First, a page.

---John B. Gordon, quoted in Voices of the Civil War

The Battle of Antietam, depicted here, was a major battle of the American Civil War fought in Maryland. While attempting to invade the North, General Robert E. Lee and his 50,000 Confederate troops were intercepted by General George B. McClellan and his 70,000 Union soldiers on September 17, 1862, at Sharpsburg, Maryland. General Lee’s troops were forced to retreat after the ensuing battle that left 2,100 Union soldiers and 2,700 Confederate soldiers dead.

 

After fighting all day, neither side had gained any ground by nightfall. The only difference was that about 25,000 men were dead or wounded. Lee, who lost as much as one-third of his fighting force, withdrew to Virginia. The cautious McClellan did not follow, missing a chance to finish off the crippled Southern army. Lincoln was so fed up that he fired McClellan in November, 1862.



 The North Wins

 

Joshua Lawrence Chamberlain was a 32-year-old college professor when the war began. In 1862, Joshua was offered a year's travel with pay to study languages in Europe. He chose to fight for the Union instead. Determined to fight for the Union, he left his job and took command of troops from his home state of Maine. Like most soldiers, Chamberlain had to get accustomed to the carnage of the Civil War. His description of the aftermath of one battle shows how soldiers got used to the war's violence.



 

A VOICE FROM THE PAST

 

It seemed best to [put] myself between two dead men among the many left there by earlier assaults, and to draw another crosswise for a pillow out of the trampled, blood soaked sod, pulling the flap of his coat over my face to fend off the chilling winds, and still more chilling, the deep, many voiced moan [of the wounded] that overspread the field.”


----Joshua Lawrence Chamberlain, quoted in The Civil War

 

During the war, Chamberlain fought in 24 battles. He was wounded six times and had six horses shot out from under him. He is best remembered for his actions at the Battle of Gettysburg, where he courageously held off a fierce rebel attack.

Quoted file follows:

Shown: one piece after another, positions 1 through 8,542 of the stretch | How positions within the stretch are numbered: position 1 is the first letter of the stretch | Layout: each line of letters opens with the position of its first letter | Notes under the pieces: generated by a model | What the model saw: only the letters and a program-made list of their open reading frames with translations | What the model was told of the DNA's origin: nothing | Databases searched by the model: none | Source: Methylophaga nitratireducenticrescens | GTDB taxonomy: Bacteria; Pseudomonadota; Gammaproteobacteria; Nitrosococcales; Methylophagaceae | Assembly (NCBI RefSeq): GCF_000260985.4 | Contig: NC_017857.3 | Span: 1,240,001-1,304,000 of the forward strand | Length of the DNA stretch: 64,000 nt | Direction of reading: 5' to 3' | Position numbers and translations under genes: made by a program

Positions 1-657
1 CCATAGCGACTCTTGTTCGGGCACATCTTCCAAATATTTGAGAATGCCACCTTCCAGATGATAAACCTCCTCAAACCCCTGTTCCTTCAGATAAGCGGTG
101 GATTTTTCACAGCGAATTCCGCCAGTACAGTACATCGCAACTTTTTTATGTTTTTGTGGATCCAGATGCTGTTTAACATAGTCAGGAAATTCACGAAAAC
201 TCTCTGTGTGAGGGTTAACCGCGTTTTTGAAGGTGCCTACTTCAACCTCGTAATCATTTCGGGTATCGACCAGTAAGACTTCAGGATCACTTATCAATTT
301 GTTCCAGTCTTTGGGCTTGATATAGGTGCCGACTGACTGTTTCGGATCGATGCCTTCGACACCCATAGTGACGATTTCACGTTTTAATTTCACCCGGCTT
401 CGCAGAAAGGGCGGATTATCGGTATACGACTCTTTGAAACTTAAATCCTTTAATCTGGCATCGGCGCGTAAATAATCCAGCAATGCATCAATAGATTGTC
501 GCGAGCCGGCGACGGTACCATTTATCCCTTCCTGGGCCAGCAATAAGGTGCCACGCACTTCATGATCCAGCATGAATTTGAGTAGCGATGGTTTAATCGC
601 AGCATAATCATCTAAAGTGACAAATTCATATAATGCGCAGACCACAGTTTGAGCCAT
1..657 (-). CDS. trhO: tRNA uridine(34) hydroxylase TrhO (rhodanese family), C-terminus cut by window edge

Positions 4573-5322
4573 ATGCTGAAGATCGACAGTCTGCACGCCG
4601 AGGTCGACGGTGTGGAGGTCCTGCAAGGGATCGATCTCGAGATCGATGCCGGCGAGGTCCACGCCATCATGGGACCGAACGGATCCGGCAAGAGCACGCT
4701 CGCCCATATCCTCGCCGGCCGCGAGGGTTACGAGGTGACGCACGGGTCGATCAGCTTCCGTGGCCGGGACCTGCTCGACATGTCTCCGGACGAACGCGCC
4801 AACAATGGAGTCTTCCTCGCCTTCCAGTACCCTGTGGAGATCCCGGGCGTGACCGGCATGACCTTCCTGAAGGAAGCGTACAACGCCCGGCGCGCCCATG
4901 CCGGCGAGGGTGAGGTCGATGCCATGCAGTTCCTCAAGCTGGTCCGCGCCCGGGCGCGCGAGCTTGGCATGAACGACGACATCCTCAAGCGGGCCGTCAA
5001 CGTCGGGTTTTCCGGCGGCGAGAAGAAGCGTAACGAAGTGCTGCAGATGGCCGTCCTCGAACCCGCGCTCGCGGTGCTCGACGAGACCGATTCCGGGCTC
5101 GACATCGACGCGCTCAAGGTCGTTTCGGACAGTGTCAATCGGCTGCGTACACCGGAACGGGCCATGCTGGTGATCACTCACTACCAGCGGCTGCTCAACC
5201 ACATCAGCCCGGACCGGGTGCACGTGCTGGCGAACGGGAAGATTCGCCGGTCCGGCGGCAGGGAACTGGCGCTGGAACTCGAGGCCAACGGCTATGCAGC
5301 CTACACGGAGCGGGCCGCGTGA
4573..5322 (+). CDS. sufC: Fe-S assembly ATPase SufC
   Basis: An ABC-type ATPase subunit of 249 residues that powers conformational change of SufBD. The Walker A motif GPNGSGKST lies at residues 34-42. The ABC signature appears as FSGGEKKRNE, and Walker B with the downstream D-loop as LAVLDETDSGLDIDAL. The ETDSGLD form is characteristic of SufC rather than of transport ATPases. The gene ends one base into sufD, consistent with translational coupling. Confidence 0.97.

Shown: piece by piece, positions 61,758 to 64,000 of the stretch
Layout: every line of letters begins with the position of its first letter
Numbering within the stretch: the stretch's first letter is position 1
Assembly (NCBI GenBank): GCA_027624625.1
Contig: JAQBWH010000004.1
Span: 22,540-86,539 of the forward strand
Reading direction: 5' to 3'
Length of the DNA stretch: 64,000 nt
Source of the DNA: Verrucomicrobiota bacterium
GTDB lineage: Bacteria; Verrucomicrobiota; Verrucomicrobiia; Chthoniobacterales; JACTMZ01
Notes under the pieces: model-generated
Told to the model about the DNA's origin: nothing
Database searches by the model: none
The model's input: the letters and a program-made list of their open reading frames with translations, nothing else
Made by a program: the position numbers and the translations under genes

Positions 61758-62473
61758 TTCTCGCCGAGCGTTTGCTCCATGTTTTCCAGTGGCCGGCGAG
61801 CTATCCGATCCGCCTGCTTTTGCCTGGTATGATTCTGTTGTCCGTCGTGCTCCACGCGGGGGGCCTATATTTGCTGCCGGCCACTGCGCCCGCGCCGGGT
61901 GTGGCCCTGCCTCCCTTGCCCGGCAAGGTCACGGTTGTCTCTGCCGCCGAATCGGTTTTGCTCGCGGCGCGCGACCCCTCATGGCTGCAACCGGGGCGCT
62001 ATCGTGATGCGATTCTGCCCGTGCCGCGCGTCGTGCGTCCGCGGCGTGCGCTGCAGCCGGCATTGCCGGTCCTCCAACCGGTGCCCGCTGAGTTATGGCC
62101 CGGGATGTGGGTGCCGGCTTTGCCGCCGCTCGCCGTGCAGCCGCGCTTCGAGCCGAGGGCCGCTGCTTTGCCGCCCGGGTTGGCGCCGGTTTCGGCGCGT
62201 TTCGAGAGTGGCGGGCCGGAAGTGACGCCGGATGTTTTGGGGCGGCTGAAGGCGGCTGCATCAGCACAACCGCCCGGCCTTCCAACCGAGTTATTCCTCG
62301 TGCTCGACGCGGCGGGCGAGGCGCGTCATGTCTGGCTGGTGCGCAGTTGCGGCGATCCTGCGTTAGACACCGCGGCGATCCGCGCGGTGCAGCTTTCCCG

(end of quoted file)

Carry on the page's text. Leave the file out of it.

The Road to Gettysburg
In September 1862, General McClellan stopped General Lee's Northern attack at the Battle of Antietam. But the cautious McClellan failed to finish off Lee's army, which retreated safely to Virginia. President Lincoln, who was frustrated by McClellan, replaced him with Ambrose Burnside. But Burnside also proved to be a disappointment.

 

At the Battle of Fredericksburg, Virginia, in December 1862, Burnside attacked Confederate troops who had dug trenches. The bloody result was 12,600 Union casualties. This disastrous attack led General Lee to remark, "It is well that war is so terrible-we should grow too fond of it!"



 

Lincoln replaced Burnside with General Joseph Hooker, who faced Lee the following May at Chancellorsville, Virginia. The result was yet another Union disaster. With half as many men as Hooker, Lee still managed to cut the Union forces to pieces.

 

However, the South paid a high price for its victory. As General "Stonewall" Jackson returned from a patrol on May 2, Confederate guards thought he was a Union soldier and shot him in the arm. Shortly after a surgeon amputated the arm, Jackson caught pneumo­nia. On May 10, Lee's prized general was dead.



 

In spite of Jackson's tragic death, Lee decided to head North once again. He hoped that a Confederate victory in Union territory would fuel Northern discontent with the war and bring calls for peace. He also hoped a Southern victory would lead European nations to give diplo­matic recognition and aid to the Confederacy.

 

The Battle of Gettysburg
In late June 1863, Lee crossed into southern Pennsylvania. The Confederates learned of a supply of shoes in the town of Gettysburg and went to investigate. There, on July 1, they ran into Union troops. Both sides called for reinforcements, and the Battle of Gettysburg was on.  The fighting raged for three days. On the rocky hills and fields around Gettysburg, 90,000 Union troops, under the command of General George Meade, clashed with 75,000 Confederates.